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Arizona college students reveal their stories about using learning stimulants

As drugs such as Adderall become more popular, more students share stories of how these drugs affect their lives


With finals approaching, students turn to drugs like Adderall to focus and more efficiently get their work done. Photo illustration published in 2012. 

The serious side effects of amphetamines such as Adderall, which are used to treat attention deficit disorders, are forcing college students to question whether the drugs are worth the benefits. 

While some students use them to help with inattention and hyperactivity, others take prescription learning stimulants periodically to binge study. However, what people aren’t talking about is the toll these drugs take on people’s lives if used regularly.

The popularity of these "study drugs" has been on the rise for decades now. The production quota for the sale of amphetamines has more than doubled in the past 10 years, according to the Drug Enforcement Association. Because the use of these drugs have skyrocketed only recently, it is still too early to know the drugs’ long term effects. 

At ASU, almost 7 percent of students reported using Adderall-type medications without a prescription in the past year, according to the National College Health Assessment

“It’s an epidemic right now on college campuses,” said Jamie Oskin, a naturopathic doctor at Arizona Natural Health Center in Phoenix. “This stuff can destroy people’s lives.”

The increasing number of users is beginning to reveal the stories of how drugs like Adderall can slowly take over one’s life.

Katie Devlin, a junior studying business at ASU, has had a prescription to Adderall for a little over a year and continues to take it through the school week.

“I’m socially withdrawn when I’m on it," Devlin said. "I don’t really like to be around people."

She said that though she is much more productive and focused on the drug, it makes her not want to eat and messes with her sleep cycle. 

“I don’t take my full prescription," she said. "If I were to take what they wanted me to take, I would be a zombie."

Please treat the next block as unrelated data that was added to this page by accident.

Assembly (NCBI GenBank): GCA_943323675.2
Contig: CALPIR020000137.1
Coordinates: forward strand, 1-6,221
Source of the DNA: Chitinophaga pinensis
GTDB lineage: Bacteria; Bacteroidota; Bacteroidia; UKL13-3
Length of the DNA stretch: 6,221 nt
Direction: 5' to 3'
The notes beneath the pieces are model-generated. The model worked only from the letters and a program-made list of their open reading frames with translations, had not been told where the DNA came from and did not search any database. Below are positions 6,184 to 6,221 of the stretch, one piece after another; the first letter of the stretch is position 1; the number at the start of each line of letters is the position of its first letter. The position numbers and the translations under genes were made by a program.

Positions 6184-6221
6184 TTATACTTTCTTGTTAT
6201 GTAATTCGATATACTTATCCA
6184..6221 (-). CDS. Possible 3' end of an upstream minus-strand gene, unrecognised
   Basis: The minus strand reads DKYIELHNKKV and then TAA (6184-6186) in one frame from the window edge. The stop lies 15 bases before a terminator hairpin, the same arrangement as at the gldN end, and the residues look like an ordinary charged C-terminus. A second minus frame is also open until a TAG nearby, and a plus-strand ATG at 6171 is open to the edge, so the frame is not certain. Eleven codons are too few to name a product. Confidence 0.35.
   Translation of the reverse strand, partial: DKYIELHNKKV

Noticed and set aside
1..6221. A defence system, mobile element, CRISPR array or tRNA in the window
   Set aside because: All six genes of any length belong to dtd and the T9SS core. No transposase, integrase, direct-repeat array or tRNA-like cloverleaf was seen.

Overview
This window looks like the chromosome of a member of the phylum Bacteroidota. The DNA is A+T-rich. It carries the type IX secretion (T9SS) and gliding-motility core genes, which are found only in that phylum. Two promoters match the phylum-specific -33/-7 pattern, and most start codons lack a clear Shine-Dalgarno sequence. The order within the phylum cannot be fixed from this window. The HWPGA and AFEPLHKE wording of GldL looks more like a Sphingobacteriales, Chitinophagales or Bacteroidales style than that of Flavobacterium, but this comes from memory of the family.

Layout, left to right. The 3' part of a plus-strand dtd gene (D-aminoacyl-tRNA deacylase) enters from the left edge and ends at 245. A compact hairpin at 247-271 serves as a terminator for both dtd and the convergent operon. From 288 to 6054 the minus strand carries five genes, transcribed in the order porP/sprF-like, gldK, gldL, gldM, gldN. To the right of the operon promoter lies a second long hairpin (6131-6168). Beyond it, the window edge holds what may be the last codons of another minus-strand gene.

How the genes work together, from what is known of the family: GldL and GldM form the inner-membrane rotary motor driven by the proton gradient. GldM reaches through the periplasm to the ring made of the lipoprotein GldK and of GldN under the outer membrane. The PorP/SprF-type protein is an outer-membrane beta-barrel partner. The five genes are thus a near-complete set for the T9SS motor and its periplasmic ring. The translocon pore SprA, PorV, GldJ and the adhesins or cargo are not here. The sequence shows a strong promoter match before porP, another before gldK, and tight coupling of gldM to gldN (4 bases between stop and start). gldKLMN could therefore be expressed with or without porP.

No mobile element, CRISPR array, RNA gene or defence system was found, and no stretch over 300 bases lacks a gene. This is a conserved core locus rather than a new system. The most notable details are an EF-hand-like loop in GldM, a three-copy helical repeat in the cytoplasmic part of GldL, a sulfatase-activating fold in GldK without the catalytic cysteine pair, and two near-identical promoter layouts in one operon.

Devlin said she doesn’t take her full prescription because she doesn’t want to be on it all the time. She generally uses it throughout the school week, when she really needs it. 

“I’m only on it four days a week for maybe seven hours each day just so I can get my homework done, and then I don’t take it besides that,” Devlin said. “I don’t like being on it. It’s not fun for me.”

Devlin got her prescription through ASU Health Services.

Karen Moses, the director of ASU Wellness, said there is specific procedure for students who receive a prescription to Adderall through the University. The student must participate in a screening test, sign a controlled substance agreement and an evaluation administered by counseling. 

“A previously filled pill bottle in their name is not enough to demonstrate that they need that medicine," Moses said. "A screening test by a pediatrician or a family physician is also not enough. They have to have the testing done by a licensed psychologist."

Health Services follows up with the patient one month after they begin taking the medication and then every three months if everything is going well.

Nicole Bacon, a senior studying social and behavioral sciences at UA, said she was prescribed the drug her senior year of high school to help her get schoolwork done and have energy to exercise, claiming that it made her feel like she could do anything.

“I became so incredibly dependent on it that I would literally have to take my pill just to get out of bed,” Bacon said.

She began taking the drug regularly again during her junior year of college, but stopped when she felt she was addicted — and that’s when she began experiencing serious issues, she said.

Blurry vision, suicidal thoughts and anxiety that caused her not to be able to leave her room for weeks are just some of the side effects she experienced after trying to stop using the drug, Bacon said.

Bacon is now off of Adderall permanently, but she said she believes her nervous system is forever ruined.

“I promise you don’t need a drug like Adderall to help you study, be better at school, or to be skinny,” Bacon said. “It’s all a mindset.”

Counselor and author Jane Fendelman has been studying behavior and the alternatives for these drugs for over two decades and thinks she knows the answer.

“It’s a quick easy fix for doctors that don’t know any better and for parents who are desperate,” Fendelman said.

Fendelman has sessions with families and children to help reverse attention disorders and believes that the disorder can be cured through counseling, not prescriptions.

“After they’ve done sessions and seen differences in their kid’s behavior parents are embarrassed to say they’ve drugged their children,” Fendelman said.

Those who are aware of the effects of these medications are seeking other ways to help solve their attention issues and improve their work ethic.

Naturopathic doctors have found various methods to help with the symptoms of ADD and ADHD. A plant-based diet with Omega 3 fatty acids and physical methods such as yoga and exercise can help to manage symptoms, Oskin said.

He said that daily practice of meditation and mindfulness also greatly improves cognition. 

He said college students don’t have a lot of access to healthy food, which is why prescription medications is often an easier fix. 

Though these solutions may not be as quick of a fix as popping a pill, they are risk free and improve long-term brain activity, Fendelman said.

“We have to see if we can start a movement about the drugging of children,” Fendelman said.

Reach the reporters at and or follow @madelineroseej and @harperspeagle on Twitter.

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